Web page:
Historical Figure I Admire
Alice Stone Blackwell

Alice Stone Blackwell was born on September 12, 1857 in Orange, New Jersey. She was born into an activist family. Being the daughter of Lucy Stone and the niece of Elizabeth Blackwell, Alice had been immersed in the culture of feminism since she was young. Bearing the pressure from demanding parents, Alice was trained to overcome her shy personality and to be an advocate for women’s rights from a very young age. She had earned a bachelor’s degree, Phi Beta Kappa, from Boston University, following her mother Lucy Stone’s legacy, who was the first female student to attend the college.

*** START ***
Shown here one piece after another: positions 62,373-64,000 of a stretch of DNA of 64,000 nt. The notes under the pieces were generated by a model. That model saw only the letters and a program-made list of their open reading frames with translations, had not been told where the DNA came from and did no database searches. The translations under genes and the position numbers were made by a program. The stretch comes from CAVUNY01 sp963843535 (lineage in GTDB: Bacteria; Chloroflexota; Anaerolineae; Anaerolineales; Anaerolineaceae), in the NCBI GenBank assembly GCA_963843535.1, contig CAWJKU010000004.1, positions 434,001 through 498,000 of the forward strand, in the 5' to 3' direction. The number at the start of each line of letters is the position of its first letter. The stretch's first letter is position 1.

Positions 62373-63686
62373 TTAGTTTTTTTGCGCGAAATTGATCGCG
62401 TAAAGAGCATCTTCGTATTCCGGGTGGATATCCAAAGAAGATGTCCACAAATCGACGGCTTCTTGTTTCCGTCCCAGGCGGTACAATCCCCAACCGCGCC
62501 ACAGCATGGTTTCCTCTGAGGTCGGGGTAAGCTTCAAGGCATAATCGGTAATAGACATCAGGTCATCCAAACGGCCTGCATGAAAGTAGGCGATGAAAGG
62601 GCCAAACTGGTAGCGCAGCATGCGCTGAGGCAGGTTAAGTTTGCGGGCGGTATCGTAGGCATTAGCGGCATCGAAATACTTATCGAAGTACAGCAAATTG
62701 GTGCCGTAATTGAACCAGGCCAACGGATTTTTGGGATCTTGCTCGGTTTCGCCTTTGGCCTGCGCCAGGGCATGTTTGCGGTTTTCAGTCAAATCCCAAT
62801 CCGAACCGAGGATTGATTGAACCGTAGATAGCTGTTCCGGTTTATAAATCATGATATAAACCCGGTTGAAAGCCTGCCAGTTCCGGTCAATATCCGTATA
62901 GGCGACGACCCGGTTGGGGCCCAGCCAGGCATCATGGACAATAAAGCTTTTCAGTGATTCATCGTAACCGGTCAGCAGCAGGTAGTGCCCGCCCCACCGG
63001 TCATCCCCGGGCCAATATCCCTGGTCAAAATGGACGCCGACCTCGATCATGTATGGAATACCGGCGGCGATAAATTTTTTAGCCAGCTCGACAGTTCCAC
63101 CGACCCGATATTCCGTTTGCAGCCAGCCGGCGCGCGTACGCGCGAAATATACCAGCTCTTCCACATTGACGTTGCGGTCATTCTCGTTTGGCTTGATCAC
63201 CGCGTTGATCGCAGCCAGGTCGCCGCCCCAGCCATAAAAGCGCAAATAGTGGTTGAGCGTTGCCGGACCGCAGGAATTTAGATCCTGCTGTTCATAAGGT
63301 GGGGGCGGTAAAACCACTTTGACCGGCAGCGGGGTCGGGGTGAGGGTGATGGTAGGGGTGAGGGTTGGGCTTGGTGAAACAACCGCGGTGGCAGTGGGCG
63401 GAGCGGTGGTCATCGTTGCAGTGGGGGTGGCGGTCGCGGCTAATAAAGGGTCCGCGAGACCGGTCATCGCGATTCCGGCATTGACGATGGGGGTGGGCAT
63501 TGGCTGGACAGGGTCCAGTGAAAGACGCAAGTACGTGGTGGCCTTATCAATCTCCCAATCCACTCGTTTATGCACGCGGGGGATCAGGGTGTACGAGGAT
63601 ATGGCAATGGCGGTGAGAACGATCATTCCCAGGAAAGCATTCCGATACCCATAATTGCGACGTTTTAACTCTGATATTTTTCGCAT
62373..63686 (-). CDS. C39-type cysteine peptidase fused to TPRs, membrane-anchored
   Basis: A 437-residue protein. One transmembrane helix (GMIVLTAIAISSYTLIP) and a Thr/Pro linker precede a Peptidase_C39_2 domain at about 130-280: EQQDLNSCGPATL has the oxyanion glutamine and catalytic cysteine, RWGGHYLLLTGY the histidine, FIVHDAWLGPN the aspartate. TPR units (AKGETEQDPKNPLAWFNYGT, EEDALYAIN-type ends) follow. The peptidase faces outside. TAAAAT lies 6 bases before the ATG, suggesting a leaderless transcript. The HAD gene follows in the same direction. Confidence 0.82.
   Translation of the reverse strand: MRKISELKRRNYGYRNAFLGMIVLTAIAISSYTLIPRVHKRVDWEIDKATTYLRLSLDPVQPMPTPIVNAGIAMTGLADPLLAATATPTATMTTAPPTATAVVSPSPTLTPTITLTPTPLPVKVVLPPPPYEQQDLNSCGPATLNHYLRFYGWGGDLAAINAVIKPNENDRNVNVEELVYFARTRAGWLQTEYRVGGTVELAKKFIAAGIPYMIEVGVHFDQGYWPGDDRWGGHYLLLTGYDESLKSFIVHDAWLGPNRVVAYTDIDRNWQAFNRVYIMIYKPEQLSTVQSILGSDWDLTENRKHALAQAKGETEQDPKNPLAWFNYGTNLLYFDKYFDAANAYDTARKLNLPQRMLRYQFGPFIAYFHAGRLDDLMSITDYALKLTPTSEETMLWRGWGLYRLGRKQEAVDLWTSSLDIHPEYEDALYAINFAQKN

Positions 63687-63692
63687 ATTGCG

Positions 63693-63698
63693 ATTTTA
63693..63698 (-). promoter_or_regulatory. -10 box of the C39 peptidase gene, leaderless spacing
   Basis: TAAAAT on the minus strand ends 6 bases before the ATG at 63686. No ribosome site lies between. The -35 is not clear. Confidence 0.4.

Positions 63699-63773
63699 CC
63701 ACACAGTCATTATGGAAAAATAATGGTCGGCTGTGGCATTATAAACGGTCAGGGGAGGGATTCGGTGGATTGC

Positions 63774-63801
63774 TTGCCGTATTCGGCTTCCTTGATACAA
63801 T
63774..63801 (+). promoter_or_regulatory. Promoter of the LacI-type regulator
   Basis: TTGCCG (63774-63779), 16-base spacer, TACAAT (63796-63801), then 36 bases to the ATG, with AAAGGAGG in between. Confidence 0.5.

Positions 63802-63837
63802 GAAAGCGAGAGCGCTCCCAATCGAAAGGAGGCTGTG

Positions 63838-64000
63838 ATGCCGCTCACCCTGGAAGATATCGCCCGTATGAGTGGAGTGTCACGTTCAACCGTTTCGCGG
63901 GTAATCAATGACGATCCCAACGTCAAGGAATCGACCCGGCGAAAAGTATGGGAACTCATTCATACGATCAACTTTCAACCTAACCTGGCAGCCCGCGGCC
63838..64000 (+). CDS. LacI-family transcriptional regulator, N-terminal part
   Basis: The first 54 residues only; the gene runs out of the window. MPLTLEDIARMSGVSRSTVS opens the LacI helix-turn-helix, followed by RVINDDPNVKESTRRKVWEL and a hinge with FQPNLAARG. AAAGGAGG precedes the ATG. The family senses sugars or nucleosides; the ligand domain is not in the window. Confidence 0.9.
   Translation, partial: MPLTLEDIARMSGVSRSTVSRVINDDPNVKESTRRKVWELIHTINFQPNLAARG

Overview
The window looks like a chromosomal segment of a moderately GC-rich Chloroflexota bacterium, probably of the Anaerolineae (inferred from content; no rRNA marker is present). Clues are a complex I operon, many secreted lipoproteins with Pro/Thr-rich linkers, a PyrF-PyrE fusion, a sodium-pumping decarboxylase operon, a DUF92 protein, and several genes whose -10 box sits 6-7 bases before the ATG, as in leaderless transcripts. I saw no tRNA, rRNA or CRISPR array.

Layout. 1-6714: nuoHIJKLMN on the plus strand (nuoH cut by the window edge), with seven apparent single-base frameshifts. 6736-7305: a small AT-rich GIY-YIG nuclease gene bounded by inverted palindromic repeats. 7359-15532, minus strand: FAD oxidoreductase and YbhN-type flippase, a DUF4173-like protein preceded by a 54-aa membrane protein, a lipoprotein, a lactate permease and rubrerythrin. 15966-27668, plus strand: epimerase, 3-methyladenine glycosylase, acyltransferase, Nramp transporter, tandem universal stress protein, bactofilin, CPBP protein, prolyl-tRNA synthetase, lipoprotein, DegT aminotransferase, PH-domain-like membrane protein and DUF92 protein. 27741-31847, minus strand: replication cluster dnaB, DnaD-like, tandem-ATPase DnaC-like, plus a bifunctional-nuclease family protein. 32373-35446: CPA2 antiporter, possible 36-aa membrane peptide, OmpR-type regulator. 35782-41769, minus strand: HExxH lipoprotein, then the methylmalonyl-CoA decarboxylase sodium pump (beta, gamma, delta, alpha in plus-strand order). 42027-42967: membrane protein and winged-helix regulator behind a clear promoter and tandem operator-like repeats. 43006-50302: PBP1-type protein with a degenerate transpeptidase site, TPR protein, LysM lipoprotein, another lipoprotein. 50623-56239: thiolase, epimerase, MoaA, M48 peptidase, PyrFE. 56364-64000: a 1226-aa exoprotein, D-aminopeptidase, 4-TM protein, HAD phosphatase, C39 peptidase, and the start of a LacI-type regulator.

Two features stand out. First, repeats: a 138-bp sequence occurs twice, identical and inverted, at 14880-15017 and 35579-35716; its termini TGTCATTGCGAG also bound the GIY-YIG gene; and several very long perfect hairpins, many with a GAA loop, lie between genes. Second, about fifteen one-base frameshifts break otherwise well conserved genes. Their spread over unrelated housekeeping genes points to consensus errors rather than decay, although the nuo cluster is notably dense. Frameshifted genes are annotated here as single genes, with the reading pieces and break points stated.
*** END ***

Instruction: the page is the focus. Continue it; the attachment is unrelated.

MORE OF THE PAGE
Shortly after she graduated, Alice Stone Blackwell became the assistant editor for her mother’s Woman’s Journal (AWSA). In 1890, Alice made a huge contribution to the world history of female suffrage. She reconciled two women suffrage movements, the American Woman Suffrage Association and the National Woman’s Suffrage Association, and later combined them into the National American Woman Suffrage Association (NAWSA), which was an organization that no longer excluded African American women’s suffrage. After Lucy Stone passed away, Alice became the editor-in-chief of Woman’s Journal, the longest running and widest circulating feminist newspaper. There, she spent most of her life realizing and helping the equalities between genders both nationally and internationally. She sent out articles about feminism weekly to over 1000 news editors. She created numerous reasonable arguments for American female enfranchisement, leaving an intellectual legacy to the people behind her.